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The intensive production of herbage for crop-drying Part VI. A study of the effect of intensive nitrogen fertilizer treatment on species and strains of grass, grown alone and with white clover

Published online by Cambridge University Press:  27 March 2009

W. Holmes
Affiliation:
The Hannah Dairy Research Institute, Kirkhill, Ayr
D. S. MacLusky
Affiliation:
The Hannah Dairy Research Institute, Kirkhill, Ayr

Extract

1. An experiment is described which lasted for 5 years and in which a comparison was made of twelve grasses or grass mixtures under different fertilizer nitrogen treatments and also when grown with clover. The herbage was cut 4–6 times in each season. Adequate amounts of mineral fertilizers (280–340 lb. K2O and about 100 lb. P2O5 per acre per annum), and the following nitrogen treatments were applied: (1) no nitrogen, no clover, (2) grass sown with clover, (3) 140–208 lb. nitrogen per acre per annum in four to six equal dressings, (4) 350–416 lb. nitrogen per acre per annum in five and six equal dressings.

In 1951, 1952 and 1953 the clover dominant swards (treatment 2) were split between the following treatments; (X) as (3) above, (Y) 35 lb. nitrogen per acre in spring and again in late summer, (Z) no nitrogen as (2) above.

2. The average yields for the 4 years were 2180, 5940 and 8300 lb. dry matter per acre, and 290, 850 and 1460 lb. crude protein per acre for treatments 1, 3 and 4. With treatment 2 the average yields were 2830 lb. dry matter and 400 lb. crude protein in 1949 and 4270 lb. dry matter and 820 lb. crude protein in 1950. An approximate average yield for the 4 years from treatment 2 was 4630 lb. dry matter and 860 lb. crude protein. In 1951–3 average yields for treatments 2X, 2Y and 2Z were, 7240, 6340 and 5750 lb. dry matter and 1240, 1180 and 1100 lb. crude protein per acre.

3. There were considerable differences between grasses in nitrogen response and compatibility with clover. The highest yields with fertilizer nitrogen were given by cocksfoot strains, but, in the presence of clover, ryegrass and timothy strains gave the highest yields. There were also differences between strains within each species.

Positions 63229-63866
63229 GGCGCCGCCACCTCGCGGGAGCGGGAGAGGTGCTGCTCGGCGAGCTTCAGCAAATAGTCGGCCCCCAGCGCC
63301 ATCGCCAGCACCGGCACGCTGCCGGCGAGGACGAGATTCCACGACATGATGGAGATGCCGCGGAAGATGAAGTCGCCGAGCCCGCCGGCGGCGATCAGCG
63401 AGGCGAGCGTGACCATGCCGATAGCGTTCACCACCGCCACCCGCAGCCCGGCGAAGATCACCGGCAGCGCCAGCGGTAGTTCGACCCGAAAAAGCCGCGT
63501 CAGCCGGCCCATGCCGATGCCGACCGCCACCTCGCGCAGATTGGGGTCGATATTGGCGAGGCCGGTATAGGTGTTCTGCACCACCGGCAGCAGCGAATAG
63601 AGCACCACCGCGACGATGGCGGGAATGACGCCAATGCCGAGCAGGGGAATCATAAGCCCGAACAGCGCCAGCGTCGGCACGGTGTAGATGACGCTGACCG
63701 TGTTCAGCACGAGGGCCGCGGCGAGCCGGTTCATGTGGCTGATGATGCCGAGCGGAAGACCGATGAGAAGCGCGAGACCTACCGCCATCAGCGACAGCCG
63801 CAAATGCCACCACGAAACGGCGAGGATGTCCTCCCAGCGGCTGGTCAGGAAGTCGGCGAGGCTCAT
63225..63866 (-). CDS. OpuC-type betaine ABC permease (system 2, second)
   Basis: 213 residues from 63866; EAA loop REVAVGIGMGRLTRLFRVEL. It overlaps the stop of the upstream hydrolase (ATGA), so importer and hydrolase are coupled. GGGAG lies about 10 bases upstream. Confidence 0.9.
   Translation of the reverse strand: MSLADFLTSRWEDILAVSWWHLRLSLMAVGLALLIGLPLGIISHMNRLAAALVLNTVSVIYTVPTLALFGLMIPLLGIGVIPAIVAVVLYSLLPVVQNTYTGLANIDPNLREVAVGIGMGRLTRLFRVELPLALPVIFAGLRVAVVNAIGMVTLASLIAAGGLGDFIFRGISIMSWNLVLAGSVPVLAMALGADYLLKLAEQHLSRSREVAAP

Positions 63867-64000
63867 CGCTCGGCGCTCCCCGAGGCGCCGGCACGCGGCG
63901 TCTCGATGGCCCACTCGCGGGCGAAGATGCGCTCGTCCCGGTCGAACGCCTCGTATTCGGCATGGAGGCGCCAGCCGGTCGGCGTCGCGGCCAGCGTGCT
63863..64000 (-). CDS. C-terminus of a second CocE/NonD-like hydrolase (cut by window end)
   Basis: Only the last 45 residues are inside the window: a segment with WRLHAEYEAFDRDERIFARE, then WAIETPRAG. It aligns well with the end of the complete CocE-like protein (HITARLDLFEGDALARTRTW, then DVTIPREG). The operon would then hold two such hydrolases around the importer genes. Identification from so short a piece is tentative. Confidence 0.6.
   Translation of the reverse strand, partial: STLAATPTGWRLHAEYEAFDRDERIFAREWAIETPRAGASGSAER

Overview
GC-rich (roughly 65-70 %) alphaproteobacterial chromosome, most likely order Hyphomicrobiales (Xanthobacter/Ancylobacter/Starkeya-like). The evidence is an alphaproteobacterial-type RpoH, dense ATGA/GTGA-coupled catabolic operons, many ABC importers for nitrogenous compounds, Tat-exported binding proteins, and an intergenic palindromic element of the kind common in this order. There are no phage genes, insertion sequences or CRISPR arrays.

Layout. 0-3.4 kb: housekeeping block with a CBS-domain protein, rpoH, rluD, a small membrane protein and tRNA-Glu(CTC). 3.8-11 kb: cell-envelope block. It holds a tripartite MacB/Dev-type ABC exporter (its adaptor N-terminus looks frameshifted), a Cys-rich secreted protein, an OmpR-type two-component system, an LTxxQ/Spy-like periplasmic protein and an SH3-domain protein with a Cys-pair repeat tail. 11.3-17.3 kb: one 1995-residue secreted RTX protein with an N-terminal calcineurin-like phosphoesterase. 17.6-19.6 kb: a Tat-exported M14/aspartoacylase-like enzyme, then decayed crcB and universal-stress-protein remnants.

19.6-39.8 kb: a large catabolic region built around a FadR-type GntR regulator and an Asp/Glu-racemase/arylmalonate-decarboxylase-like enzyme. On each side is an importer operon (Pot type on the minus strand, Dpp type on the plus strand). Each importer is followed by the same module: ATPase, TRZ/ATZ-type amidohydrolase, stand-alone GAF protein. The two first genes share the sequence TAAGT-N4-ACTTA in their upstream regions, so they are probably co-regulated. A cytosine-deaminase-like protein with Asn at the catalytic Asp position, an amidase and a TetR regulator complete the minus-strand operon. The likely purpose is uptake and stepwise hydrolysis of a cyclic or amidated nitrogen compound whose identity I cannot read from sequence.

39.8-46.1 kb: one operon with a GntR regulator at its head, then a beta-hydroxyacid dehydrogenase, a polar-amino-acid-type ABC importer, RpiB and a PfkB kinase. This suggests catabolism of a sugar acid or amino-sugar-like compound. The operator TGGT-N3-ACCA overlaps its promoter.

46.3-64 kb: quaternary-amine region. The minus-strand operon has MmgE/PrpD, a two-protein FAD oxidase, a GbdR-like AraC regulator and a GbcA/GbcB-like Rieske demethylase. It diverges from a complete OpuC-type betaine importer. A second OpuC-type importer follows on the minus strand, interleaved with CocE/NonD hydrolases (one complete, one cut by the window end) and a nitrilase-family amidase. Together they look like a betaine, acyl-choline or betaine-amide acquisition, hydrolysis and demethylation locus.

4. Mean crude protein contents were, for treatments 1, 3 and 4, 13·3, 14·3 and 17·6%, and for treatments 2X, 2Y and 2Z in 1951–3, 17·2, 18·6 and 19·1%. Differences between species were significant in only a few instances.

5. The distribution of yield over the season was most regular with treatment 4. Cocksfoot species gave the least variable yields from cut to cut, while those from timothy and ryegrass swards were the most variable.

6. Treatments 3 and 4 maintained a high proportion of sown grasses in the swards. In treatment 2 the clover percentage rose to a high level by 1950. A high percentage was maintained under treatment 2Z in 1951–3. Treatment 2Y depressed the clover content in some grasses, and treatment 2X further depressed it in those grasses. A fairly high clover content was maintained, however, even with treatment 2X with some timothy strains and meadow fescue.

7. The mineral fertilizers applied maintained the soil analysis at a satisfactory level.

8. The results are discussed with special reference to the relative merits of fertilizer nitrogen and clover nitrogen and to the differences between species and strains.

Type
Research Article
Copyright
Copyright © Cambridge University Press 1955

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References

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The intensive production of herbage for crop-drying Part VI. A study of the effect of intensive nitrogen fertilizer treatment on species and strains of grass, grown alone and with white clover
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